30 MRI: Main Disadvantages Poor visualization of cortical bone and soft tissue calcifications (vs. CT, x ray) Long imaging times (in general) Limited spatial resolution Patient cooperation is needed Some medical devices prohibitive

31 MRI Nuclei with odd #’s of nucleons (protons and neutrons) align themselves with external Magnetic Field A Radio Frequency pulse perturbs this nuclear alignment, resulting in release of radio frequency energy from the nucleus The scanner converts this released radio frequency into diagnostic images Tissues that contain the most hydrogen (water, fat) generally have the strongest signal

32 CONTRAINDICATIONS for MRI SCANNING: Pacemakers, pacing wires (RF current can induce cardiac arrhythmias, burns) Cerebral aneurysm clips (movement, burns, induced electrical currents) Implants (insulin pumps, cochlear implants, neurostimulator, drug infusion pumps, penile and dental implants) Intra-orbital metallic fragments (may deflect in magnetic field, causing injury/blindness), XRay orbits if unsure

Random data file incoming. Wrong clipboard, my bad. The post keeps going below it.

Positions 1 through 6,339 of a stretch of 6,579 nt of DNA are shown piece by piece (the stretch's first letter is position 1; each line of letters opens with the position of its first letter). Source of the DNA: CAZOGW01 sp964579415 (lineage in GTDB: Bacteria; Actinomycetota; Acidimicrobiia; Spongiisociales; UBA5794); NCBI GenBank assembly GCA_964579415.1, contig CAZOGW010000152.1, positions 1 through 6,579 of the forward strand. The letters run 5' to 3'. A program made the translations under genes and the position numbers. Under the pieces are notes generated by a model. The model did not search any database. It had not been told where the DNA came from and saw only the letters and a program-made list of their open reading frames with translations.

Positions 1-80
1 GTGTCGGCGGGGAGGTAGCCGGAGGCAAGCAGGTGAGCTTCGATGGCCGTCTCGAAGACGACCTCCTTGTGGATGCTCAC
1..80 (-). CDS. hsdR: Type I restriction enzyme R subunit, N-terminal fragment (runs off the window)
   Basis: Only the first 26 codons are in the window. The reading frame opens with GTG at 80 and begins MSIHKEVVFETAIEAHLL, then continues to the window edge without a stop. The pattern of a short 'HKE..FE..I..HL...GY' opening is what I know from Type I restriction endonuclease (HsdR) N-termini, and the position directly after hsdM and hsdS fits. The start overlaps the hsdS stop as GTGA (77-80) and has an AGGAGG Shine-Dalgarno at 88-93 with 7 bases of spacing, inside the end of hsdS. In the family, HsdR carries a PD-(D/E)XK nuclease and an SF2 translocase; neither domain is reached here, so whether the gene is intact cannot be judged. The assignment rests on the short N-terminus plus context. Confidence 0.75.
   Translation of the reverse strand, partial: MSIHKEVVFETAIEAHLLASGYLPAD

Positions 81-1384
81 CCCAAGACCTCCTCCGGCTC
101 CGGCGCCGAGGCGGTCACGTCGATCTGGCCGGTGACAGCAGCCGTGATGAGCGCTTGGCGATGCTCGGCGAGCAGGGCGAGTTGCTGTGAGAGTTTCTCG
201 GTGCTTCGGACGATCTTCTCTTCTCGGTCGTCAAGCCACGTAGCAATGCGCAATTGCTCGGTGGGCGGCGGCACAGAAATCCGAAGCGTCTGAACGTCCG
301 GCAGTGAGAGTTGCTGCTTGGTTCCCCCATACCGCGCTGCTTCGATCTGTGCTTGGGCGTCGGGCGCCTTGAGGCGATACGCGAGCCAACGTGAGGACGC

33 Ultrasound Exploits differences in acoustic properties of adjacent organs to produce images Ultrasound and MRI are Non- Ionizing

34 Ultrasound Nonionizing Multiplanar Applications include OB/GYN, Cardiac, Abdominal, Non-Invasive Vascular, Intraoperative, and Neonatal Brain imaging Limited in skeletal imaging, but can be useful in muscle and tendon imaging

35 ULTRASOUND 1794: Lazzaro Spallanzani figures out that flying bats avoid obstacles in the dark by using reflected echoes of high frequency sound inaudible to humans

36 Contrast Media Most viscera are of water- density or close to it Contrast media are materials we introduce to better define anatomy and pathologic changes

37 Barium enema Main/products/xray/ Assets/images/dose Wise/urf2_large.jpg

38 Common Indications for IV Contrast in CT To visualize blood vessels (Aortic injury, Abdominal Aortic Aneurysm, Pulmonary Embolus) To evaluate for primary or metastatic tumor To evaluate for infections or inflammatory processes To evaluate for traumatic injury

39 Iodinated Contrast Reactions Mild Warmth, metallic taste, N/V, HA, Dizziness, Tachycardia, sneezing, coughing, erythema, Moderate Agitation, bradycardia, hypotension, wheezing, urticaria (“hives”), itching Severe Pulm edema, shock, CHF, cardiac arrest, laryngospasm, laryngeal edema, apnea, seizure, coma

40 MRI Contrast Media Gadolinium – Paramagnetic (radiopaque) – IV – NSF/ check GFR=renal function

41 PACS Training Picture Archiving and Communication System Digital system for storage, retrieval, and display of imaging studies MCLNO has gone completely filmless =PACS is your only access to your patients’ images Therefore, you are encouraged to learn to use PACS